- Try modelling the game to students using an overhead, transparency of 100 number board, transparent counters and overhead miniature playing cards. A very effective way to demonstrate the game and strategies that you need to discuss.
- Vary the game if needed. Perhaps only add for young children or play hit exactly 100 for older students. For this game students can use any operation with winner being the student who hits 100 in the least amount of cards.
- Vary the game by making it more challenging. Use any operation to hit exactly 100 in fewer cards than your partner.
- When introducing the game, tell the children that while the game is lots of fun, the point of the game is to make decisions and become a smarter mathematician by taking short cuts when adding or multiplying. The overhead gives you the opportunity to discuss some of the strategies listed later in the article.
A game suitable for students from Prep to Year 6 from Michael Ymer.
Two students place a deck of cards in front of them face down. Remove the Kings, Jacks, and Jokers. The Ace represents the number one and the Queen represents a zero. All other cards are face value.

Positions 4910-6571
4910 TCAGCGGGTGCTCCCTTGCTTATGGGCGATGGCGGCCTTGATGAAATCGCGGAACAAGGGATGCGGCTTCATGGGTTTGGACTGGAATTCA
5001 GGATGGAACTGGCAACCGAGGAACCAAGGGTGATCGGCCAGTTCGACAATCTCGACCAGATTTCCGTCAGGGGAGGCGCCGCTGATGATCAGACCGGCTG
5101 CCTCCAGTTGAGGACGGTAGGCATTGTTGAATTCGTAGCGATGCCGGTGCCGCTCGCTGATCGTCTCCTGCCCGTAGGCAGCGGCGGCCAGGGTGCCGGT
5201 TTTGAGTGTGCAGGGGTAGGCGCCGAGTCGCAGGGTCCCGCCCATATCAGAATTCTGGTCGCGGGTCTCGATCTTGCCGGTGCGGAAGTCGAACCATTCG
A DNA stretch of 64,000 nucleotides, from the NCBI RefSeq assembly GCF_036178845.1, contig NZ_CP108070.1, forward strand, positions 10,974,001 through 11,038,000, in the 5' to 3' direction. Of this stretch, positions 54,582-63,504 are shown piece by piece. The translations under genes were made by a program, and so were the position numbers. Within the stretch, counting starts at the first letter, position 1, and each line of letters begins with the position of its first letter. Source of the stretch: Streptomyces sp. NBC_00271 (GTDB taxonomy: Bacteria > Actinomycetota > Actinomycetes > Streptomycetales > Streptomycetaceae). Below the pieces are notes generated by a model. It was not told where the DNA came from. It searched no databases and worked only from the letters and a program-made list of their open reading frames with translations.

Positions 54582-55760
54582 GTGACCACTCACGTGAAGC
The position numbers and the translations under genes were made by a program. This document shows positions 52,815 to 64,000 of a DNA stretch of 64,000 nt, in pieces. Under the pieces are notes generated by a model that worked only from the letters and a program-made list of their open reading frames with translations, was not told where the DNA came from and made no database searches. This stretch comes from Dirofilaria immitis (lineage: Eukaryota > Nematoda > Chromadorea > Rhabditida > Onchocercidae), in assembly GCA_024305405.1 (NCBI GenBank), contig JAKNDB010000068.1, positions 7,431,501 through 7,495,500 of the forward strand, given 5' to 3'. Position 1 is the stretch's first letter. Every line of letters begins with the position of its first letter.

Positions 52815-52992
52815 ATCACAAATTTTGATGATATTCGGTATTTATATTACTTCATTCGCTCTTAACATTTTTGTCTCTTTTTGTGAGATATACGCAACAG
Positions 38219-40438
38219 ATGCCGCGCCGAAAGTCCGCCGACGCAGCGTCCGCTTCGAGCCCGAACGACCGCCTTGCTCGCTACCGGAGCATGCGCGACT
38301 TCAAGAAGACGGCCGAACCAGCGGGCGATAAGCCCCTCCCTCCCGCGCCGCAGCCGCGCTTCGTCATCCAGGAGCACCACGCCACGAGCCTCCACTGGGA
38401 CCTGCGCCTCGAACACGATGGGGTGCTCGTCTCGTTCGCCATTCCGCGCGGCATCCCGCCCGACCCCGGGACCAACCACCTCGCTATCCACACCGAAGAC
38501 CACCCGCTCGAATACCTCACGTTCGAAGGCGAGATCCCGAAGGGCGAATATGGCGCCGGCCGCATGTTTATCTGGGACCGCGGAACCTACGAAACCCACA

Chn share out all the cards and place their cards in front of them in one pile.
Player one turns over his/her top two cards and adds them up ie. 7 and 10 = 17. Player two then turns over his/her top two cards hoping to get a higher score than player one. Whoever has the higher score takes all 4 cards and places them at the bottom of their pack. Play continues until teacher says stop or all cards are used. Player with most cards wins.
Turn over three cards, Subtract, turn over three cards and add and subtract between cards to make greatest total. Make the largest two/three digit number, multiply
Thanks to Michael Ymer again for this game suitable for students from Year 1 to Year 6.
For this activity each pair will need a deck of cards and two game boards that can be pre made or quickly drafted up on scrap paper. The game board needs to have enough room to lay three or more cards out side by side. It needs to be labelled units, tens, hundreds etc. Game boards can be made and laminated.
Two students place a deck of cards in front of them face down. Remove the Kings, Jacks, Tens and Jokers. The Ace represents the number one and the Queen represents a zero. All other cards are face value.
Students take it in turn selecting a card at a time and placing it in one of the columns on their game board. The objective is to make the biggest possible number. Once a student decides to place a card in a column it cannot be changed. Children need to read the number out as it is progressively being built. Teachers may wish to assess a student’s ability to read numbers by asking him/her to press a number on the calculator and read it. If successful press another and so on. This will tell you if a child can read 2, 3, or more digit numbers and can help pair students appropriately. Allow children to play game one digit further than they can read so that learning can be extended.